What good could possibly come of revealing to the world the color of your undergarments? Apparently, quite a lot.
Just 24 hours after a viral campaign tied to breast cancer awareness exploded on Facebook two weeks ago, more than 2,000 new fans — 10 times the usual number in that time period — joined the Susan G. Komen for the Cure Facebook page. It started when women around the world forwarded this e-mail to their friends:
“Some fun is going on . . . just write the color of your bra in your status. Just the color, nothing else. And send this on to ONLY girls, no men . . . It will be fun to see how long it takes before the men will wonder why all the girls have a color in their status . . . Pass it on & do your breast self-exams!”
The viral campaign raised disease awareness by raising the curiosity of a few good men, sparking news coverage by ABCNews.com, the Associated Press, Good Morning America, and other major outlets. And it’s continued to grow.
The campaign’s origin is still a mystery, according to Andrea Rader, spokesperson for Susan G. Komen for the Cure, which didn’t dream up the bra-color posting but welcomed it quietly, thrilled to see droves of new fans join the Facebook page, many signing in with their bra color only. “On Friday morning [January 8], everyone’s having coffee, firing up their machines, and suddenly they notice something going on with a huge uptick on the site,” she recalls. “Then the press started calling.”
The foundation was well-positioned to welcome the fans, having devoted the past two years to developing social media and hiring two staffers dedicated to that task. The foundation’s tech crew scrambled to trace the source, but it’s unclear who triggered the e-mail chain letter heard ’round the world. There was some speculation that it was tied to a Facebook group called “Breast Cancer Awareness. I Updated My Status with My Bra Colour,” started in Britain by a handful of people, but the group’s administrator told The Washington Post that they had nothing to do with it. Puzzling as it may be, it’s clearly shown how powerfully positive viral PR can be.
According to Jake McKee, chief idea officer at Ant’s Eye View, a customer engagement strategy development firm, whether it was created by Komen or not, the viral campaign worked because Komen has succeeded in creating a platform for discussion about breast cancer that people want to be a part of and want to contribute to.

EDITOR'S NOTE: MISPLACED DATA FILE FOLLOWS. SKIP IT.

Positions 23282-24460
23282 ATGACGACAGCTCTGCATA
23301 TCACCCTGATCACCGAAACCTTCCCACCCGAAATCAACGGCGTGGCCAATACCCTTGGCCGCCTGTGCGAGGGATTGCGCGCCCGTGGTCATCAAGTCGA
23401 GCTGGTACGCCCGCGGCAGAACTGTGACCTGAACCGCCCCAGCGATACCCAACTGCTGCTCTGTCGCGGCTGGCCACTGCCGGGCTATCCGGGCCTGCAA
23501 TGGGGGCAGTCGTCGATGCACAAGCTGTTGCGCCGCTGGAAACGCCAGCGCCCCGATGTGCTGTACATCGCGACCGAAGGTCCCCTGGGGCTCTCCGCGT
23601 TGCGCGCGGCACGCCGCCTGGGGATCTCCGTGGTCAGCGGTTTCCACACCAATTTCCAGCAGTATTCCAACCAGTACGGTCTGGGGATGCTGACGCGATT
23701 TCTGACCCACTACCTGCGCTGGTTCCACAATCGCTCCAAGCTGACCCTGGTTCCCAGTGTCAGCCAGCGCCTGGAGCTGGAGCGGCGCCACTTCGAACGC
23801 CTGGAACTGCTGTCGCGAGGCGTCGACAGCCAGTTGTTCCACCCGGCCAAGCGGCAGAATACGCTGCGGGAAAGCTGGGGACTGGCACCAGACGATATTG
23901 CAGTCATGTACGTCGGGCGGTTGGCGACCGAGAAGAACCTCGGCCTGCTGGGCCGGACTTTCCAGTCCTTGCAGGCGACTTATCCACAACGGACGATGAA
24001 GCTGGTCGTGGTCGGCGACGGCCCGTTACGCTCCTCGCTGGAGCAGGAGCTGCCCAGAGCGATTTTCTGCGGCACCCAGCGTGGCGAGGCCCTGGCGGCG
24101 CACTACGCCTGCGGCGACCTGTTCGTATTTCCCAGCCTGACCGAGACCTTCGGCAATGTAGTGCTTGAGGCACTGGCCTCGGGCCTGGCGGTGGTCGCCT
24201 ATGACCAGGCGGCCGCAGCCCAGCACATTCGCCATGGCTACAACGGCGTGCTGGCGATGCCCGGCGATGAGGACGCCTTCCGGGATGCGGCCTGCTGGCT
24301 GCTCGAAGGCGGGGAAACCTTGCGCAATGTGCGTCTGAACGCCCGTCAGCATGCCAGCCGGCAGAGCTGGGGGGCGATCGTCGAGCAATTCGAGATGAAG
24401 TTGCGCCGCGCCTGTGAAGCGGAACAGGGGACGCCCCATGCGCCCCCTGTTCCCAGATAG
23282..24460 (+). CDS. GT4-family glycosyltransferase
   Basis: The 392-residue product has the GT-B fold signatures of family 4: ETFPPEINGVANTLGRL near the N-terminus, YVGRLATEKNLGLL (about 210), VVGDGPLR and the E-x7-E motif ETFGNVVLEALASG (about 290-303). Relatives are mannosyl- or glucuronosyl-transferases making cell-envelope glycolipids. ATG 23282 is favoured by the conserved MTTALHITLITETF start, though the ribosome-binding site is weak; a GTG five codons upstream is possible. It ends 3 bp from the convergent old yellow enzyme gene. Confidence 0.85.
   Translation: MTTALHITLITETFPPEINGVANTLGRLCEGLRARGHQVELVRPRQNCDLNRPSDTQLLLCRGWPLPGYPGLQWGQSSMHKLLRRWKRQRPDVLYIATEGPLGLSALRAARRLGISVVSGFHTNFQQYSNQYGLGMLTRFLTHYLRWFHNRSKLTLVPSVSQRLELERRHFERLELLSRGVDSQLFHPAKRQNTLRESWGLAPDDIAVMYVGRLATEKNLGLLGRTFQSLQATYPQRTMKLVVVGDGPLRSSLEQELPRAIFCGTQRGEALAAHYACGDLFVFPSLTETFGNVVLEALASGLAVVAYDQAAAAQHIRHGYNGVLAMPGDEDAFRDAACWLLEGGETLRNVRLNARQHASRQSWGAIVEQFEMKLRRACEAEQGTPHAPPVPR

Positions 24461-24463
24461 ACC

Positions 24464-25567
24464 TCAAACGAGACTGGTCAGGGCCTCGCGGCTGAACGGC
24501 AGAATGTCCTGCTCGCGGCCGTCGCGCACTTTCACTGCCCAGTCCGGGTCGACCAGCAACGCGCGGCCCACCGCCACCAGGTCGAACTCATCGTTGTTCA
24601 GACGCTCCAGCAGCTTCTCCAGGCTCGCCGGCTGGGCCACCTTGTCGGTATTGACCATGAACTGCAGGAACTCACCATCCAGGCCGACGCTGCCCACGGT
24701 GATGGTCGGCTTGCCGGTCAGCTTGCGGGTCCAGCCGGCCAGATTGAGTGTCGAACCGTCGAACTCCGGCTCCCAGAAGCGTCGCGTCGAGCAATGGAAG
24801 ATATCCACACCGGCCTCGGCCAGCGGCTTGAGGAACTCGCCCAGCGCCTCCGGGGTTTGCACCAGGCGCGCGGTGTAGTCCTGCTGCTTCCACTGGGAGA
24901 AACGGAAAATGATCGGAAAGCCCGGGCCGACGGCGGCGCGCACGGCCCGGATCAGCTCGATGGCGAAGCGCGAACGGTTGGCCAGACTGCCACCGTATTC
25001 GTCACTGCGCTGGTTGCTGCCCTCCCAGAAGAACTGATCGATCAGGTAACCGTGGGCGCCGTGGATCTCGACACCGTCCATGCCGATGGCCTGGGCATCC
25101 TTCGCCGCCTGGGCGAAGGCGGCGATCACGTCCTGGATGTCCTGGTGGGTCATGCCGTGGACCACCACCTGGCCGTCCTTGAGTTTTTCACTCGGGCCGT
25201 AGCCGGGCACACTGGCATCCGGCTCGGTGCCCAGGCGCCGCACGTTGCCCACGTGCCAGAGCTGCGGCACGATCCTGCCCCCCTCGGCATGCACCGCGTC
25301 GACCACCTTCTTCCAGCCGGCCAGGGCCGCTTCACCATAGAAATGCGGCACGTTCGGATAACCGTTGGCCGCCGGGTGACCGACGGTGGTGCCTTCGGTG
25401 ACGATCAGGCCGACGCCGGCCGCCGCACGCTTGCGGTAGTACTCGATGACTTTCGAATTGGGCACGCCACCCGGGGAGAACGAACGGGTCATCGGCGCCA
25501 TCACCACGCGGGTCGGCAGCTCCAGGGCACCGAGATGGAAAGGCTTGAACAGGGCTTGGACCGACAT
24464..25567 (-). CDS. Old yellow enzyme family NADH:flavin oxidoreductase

“The Komen platform is strong enough that things can happen without their direct involvement,” says McKee. “They didn’t try to overtly brand and control this. Companies need to figure out what their platform is — the connection between the customer and company that’s bigger than the both of you.”
Viral PR in simple terms is using the power of the Internet to get people interested enough in your story to want to attach their own name to it and pass it on. In the old days, it was called word of mouth.
Of course, directing a successful viral PR campaign isn’t as easy as it looks. Done right, it can raise your profile amid a perfect storm of chatter on Facebook, Twitter, blogs, and e-mail. Done wrong, it can damage your reputation with devastating speed.
Wal-Mart took a hit a couple of years ago when BusinessWeek reported that a folksy blog allegedly written by a couple happily camping in store parking lots around the country was actually a campaign funded by the retailer. The blogosphere that had been ripe for heartwarming posts about the couple’s adventures instead churned out a stream of negative stories about the stunt.
“You need to be honest and upfront about what your campaign is asking and who is behind it,” says Peter Shankman, the social media guru who created Help a Reporter Out, a Web community that connects journalists with sources.
Shankman also says a call to action is an important element of most viral PR campaigns, and the simpler and more immediately doable, the better (like asking someone to post to their Facebook page).
Another important step is to do your homework and find out what motivates the demographic you’re trying to reach, says Valerie Jennings, chief executive officer of Jennings Social Media Marketing. In launching an environmental campaign, for example, she says the call to action would be drastically different if you were trying to reach a radically green audience rather than people who could get passionate about replacing energy-draining light bulbs but don’t want to revolutionize their lifestyle.
The reason the bra-color viral campaign was so successful is that women grasped the message right away. “You have to understand what drives emotion among that group,” says Jennings. “You need them to feel that they want to own this message, this story, and they want to pass it along on their Facebook, Twitter about it, make a video about it, put it on their blog, and e-mail about it.”
Another sign that the bra-color campaign was successful: It was inexpensive.
“It shouldn’t be elaborate and costly,” says Shankman. He says part of the engine that drives viral PR is its apparent bare-bones simplicity and just-between-friends feel.
What’s the next campaign we may see go viral? Online comments may be as reliable predictors of the future as tea leaves, but it wouldn’t be surprising if men start updating their Facebook status with “boxers,” “briefs,” or “commando” to raise awareness about prostate cancer. Not TMI, just smart PR that uses the awesome power of social media.
In her 20-plus years as a journalist and PR professional, Barbara Goldberg has reported for the Associated Press, Time, United Press International, and other major media and has helped nonprofit and private industry clients tell their stories in The New York Times, The Wall Street Journal, ABCNews.com, and many other news outlets.